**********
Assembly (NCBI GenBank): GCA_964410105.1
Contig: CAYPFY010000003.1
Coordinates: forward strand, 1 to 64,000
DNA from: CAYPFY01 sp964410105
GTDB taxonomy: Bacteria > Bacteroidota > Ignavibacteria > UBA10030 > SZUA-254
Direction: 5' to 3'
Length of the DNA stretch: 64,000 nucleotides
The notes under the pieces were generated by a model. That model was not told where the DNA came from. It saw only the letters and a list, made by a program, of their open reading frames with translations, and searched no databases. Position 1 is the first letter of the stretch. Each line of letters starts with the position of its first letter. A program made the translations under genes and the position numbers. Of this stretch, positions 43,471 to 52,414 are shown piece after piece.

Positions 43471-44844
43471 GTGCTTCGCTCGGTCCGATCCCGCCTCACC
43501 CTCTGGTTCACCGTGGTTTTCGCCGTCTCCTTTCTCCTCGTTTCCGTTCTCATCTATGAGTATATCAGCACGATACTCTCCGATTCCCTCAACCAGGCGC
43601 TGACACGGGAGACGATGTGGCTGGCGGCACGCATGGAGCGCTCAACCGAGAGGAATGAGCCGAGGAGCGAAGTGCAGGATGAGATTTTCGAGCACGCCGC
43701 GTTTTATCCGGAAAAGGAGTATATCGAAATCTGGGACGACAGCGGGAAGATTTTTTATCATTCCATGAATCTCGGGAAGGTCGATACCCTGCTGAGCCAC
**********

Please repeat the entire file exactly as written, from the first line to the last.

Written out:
Assembly (NCBI GenBank): GCA_964410105.1
Contig: CAYPFY010000003.1
Coordinates: forward strand, 1 to 64,000
DNA from: CAYPFY01 sp964410105
GTDB taxonomy: Bacteria > Bacteroidota > Ignavibacteria > UBA10030 > SZUA-254
Direction: 5' to 3'
Length of the DNA stretch: 64,000 nucleotides
The notes under the pieces were generated by a model. That model was not told where the DNA came from. It saw only the letters and a list, made by a program, of their open reading frames with translations, and searched no databases. Position 1 is the first letter of the stretch. Each line of letters starts with the position of its first letter. A program made the translations under genes and the position numbers. Of this stretch, positions 43,471 to 52,414 are shown piece after piece.

Positions 43471-44844
43471 GTGCTTCGCTCGGTCCGATCCCGCCTCACC
43501 CTCTGGTTCACCGTGGTTTTCGCCGTCTCCTTTCTCCTCGTTTCCGTTCTCATCTATGAGTATATCAGCACGATACTCTCCGATTCCCTCAACCAGGCGC
43601 TGACACGGGAGACGATGTGGCTGGCGGCACGCATGGAGCGCTCAACCGAGAGGAATGAGCCGAGGAGCGAAGTGCAGGATGAGATTTTCGAGCACGCCGC
43701 GTTTTATCCGGAAAAGGAGTATATCGAAATCTGGGACGACAGCGGGAAGATTTTTTATCATTCCATGAATCTCGGGAAGGTCGATACCCTGCTGAGCCAC